Finally! Alabama is Top in the Nation in something other than football.
Posted by Warm Southern Breeze on Friday, October 26, 2012
The only problem is, that – true to form – it’s in something bad.
The reader will recall that Alabama is the state where Lilly Ledbetter was screwed over by a bunch of men where she worked for Goodyear Tire and Rubber in Gadsden, by not being paid the same amount of money for doing the same amount of work, and then was denied her day before the United States Supreme Court, which then gave rise to the Lilly Ledbetter Fair Pay Act of 2009.
Lilly Ledbetter was a supervisor at Goodyear Tire and Rubber’s plant in Gadsden, Alabama, from 1979 until her retirement in 1998. For most of those years, she worked as an area manager, a position largely occupied by men. Initially, Ledbetter’s salary was in line with the salaries of men performing substantially similar work. Over time, however, her pay slipped in comparison to the pay of male area managers with equal or less seniority. By the end of 1997, Ledbetter was the only woman working as an area manager and the pay discrepancy between Ledbetter and her 15 male counterparts was stark: Ledbetter was paid $3,727 per month; the lowest paid male area manager received $4,286 per month, the highest paid, $5,236.
Face it: Alabama has a poor track record when it comes to equality.
Voted NO on Civil Rights.
The infamous Alabama HB-56, aka the “Hammon-Beason Alabama Taxpayer and Citizen Protection Act,” which virtually makes being an Hispanic illegal.
Voted NO on Equal Pay for Equal Work.
What is Alabama’s major malfunction?
Published: Thursday, October 25, 2012, 2:09 PM Updated: Thursday, October 25, 2012, 2:11 PM
By Alex Walsh | email@example.com
Alabama is home to the eighth-largest gap between what men and women earn, according to the National Women’s Law Center (NWLC).To compile its rankings, the NWLC looked at two figures for each state: the median annual wage for all male workers in a state, and the same figure for females. In Alabama, the median salary is $42,951 for male workers, and $31,862 for female workers, a difference of 25.8 percent.
Across the U.S., the median annual wage is $48,202 for men, and $37,118 for women, a 23 percent difference.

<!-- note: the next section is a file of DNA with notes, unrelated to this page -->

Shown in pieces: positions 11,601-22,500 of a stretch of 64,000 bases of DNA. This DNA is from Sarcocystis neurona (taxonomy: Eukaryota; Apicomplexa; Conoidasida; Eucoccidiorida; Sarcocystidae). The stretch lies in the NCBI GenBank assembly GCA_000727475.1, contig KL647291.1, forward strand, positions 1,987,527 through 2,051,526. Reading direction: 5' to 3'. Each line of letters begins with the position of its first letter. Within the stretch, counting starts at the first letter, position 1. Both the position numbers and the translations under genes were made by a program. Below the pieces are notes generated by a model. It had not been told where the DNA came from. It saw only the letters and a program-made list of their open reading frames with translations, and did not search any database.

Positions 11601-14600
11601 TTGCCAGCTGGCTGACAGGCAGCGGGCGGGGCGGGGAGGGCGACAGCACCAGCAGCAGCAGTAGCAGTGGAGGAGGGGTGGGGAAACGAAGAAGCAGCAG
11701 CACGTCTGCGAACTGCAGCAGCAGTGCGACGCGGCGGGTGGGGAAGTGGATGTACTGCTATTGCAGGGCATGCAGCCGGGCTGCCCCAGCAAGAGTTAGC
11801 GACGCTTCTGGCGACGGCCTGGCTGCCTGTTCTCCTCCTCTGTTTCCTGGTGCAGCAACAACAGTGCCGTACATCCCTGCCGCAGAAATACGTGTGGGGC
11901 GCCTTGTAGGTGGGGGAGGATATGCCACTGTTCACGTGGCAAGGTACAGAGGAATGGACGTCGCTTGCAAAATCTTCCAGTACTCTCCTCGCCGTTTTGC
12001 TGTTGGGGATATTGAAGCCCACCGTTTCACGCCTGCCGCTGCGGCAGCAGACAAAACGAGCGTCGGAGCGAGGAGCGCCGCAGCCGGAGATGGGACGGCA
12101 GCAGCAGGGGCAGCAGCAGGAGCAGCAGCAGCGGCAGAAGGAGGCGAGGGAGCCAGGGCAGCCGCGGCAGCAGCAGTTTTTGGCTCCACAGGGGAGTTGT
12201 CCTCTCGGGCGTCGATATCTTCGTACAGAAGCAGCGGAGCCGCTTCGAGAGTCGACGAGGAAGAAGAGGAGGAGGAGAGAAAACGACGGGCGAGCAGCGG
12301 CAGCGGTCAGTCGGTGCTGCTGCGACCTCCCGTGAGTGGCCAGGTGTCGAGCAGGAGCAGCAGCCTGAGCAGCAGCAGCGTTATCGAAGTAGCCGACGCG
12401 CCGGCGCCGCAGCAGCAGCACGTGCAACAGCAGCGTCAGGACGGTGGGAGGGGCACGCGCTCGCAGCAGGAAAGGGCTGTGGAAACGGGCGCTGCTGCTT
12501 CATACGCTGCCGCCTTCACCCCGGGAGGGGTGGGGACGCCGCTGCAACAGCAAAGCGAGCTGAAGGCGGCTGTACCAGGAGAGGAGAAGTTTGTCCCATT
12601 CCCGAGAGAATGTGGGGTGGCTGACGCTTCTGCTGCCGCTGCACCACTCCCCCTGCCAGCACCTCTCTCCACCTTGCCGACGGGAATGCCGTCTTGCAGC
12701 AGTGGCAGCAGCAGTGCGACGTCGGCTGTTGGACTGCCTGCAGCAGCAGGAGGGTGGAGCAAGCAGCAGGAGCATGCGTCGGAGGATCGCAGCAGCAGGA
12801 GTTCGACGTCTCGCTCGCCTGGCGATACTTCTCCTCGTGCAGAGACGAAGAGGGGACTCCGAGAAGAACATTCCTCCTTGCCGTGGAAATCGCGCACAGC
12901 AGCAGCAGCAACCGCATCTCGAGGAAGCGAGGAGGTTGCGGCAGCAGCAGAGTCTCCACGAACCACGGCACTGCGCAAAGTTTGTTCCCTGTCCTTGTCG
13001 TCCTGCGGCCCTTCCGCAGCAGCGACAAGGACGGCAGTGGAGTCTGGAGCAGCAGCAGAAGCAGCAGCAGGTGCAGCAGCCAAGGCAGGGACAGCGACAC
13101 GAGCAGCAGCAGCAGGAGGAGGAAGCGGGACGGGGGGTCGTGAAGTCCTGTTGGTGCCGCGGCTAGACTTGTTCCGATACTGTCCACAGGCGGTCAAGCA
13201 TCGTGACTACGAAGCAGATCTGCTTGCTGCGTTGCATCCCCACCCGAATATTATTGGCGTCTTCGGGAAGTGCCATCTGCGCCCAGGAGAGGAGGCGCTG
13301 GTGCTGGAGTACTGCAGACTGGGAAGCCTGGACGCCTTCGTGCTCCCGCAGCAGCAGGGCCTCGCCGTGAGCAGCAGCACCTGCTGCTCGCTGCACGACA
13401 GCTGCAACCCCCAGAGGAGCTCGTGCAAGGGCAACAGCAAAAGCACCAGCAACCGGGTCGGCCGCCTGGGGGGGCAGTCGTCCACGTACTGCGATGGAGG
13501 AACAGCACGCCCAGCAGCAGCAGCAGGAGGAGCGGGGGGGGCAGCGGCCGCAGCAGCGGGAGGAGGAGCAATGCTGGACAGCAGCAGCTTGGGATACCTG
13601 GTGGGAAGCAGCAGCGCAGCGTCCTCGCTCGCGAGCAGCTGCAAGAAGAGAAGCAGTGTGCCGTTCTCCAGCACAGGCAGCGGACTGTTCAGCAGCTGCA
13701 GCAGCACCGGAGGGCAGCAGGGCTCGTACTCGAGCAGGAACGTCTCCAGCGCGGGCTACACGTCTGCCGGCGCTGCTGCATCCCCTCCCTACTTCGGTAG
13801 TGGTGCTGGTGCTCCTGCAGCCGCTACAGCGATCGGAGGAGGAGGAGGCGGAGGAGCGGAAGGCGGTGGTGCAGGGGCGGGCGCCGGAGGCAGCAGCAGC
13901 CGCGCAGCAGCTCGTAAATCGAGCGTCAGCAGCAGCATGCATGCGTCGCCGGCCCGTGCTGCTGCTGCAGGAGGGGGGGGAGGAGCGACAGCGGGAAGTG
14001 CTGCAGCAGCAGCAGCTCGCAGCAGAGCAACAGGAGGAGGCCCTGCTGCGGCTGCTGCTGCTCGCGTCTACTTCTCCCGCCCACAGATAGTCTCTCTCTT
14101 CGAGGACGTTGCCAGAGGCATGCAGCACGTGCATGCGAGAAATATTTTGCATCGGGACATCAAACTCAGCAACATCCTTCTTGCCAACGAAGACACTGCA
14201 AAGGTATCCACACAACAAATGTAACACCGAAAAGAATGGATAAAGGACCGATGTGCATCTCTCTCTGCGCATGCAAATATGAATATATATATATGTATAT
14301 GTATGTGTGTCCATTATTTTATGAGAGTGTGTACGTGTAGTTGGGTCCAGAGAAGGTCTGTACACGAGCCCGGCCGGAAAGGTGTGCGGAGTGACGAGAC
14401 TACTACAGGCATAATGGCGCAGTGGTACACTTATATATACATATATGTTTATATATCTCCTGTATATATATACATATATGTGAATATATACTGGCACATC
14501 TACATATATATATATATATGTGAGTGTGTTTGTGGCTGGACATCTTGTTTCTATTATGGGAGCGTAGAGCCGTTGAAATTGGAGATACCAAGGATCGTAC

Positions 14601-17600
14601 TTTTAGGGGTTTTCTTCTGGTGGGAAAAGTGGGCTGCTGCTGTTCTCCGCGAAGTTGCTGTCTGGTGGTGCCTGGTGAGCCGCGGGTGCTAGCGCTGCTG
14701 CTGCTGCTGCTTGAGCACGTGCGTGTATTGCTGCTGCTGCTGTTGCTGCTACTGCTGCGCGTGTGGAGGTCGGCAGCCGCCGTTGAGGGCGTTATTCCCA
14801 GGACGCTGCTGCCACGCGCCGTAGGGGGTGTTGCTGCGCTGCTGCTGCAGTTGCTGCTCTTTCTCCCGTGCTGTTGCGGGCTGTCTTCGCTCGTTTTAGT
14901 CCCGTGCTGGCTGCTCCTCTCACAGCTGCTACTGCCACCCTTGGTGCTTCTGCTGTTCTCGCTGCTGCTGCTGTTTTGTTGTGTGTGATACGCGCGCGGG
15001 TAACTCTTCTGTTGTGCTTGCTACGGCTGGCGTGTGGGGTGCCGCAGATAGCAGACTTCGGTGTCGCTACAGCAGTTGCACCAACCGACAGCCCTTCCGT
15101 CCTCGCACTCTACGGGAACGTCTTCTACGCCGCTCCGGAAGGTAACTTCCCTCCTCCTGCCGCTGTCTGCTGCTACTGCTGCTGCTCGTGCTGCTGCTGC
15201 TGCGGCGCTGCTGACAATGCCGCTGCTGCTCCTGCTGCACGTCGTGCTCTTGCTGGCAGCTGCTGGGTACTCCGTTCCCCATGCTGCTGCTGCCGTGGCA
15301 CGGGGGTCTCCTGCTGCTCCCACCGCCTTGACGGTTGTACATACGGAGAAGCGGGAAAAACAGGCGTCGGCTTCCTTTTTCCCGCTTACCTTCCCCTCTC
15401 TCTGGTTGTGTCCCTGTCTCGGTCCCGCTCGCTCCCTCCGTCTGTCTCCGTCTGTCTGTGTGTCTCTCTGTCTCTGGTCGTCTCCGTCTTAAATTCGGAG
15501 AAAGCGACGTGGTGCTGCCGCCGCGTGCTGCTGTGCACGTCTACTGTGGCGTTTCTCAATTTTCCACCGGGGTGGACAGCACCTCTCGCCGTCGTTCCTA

This research suggests that, across the state and nation, women have less economic opportunity overall, says Kate Gallagher Robbins, a senior policy analyst for the NWLC. The data is less about compensation for one specific occupation, although Gallagher Robbins says research shows those gaps exist, too.
Several factors might explain why the median annual wage for men is higher. For example, more women are at the bottom of the pay scale relative to men; of the population of U.S. workers earning the minimum wage, two thirds are women, Gallagher Robbins says.
Gallagher Robbins also speculates that men with a high school diploma or less education might have an easier time finding a high paying job as compared with their female counterparts. To that end, several of the states with the largest gender-based wage gaps — Wyoming, Louisiana, West Virginia, North Dakota — have vibrant natural resource extraction industries, which might favor men.
In Alabama, the average weekly wage for workers in goods-producing industries — construction, manufacturing, and mining — was $965 in the fourth quarter, compared to the statewide weekly average of $832. Roughly 19 percent of Alabama’s laborers work in those industries.
How might the pay gap be reduced? Gallagher Robbins says increased investments in training programs might help diversify the workforce at entry-level, expanding opportunities for all workers. And to the extent that employers discriminate against women when determining compensation — which is a difficult concept to quantify, Gallagher Robbins says — expanding state laws to encourage equal pay could help reduce those effects.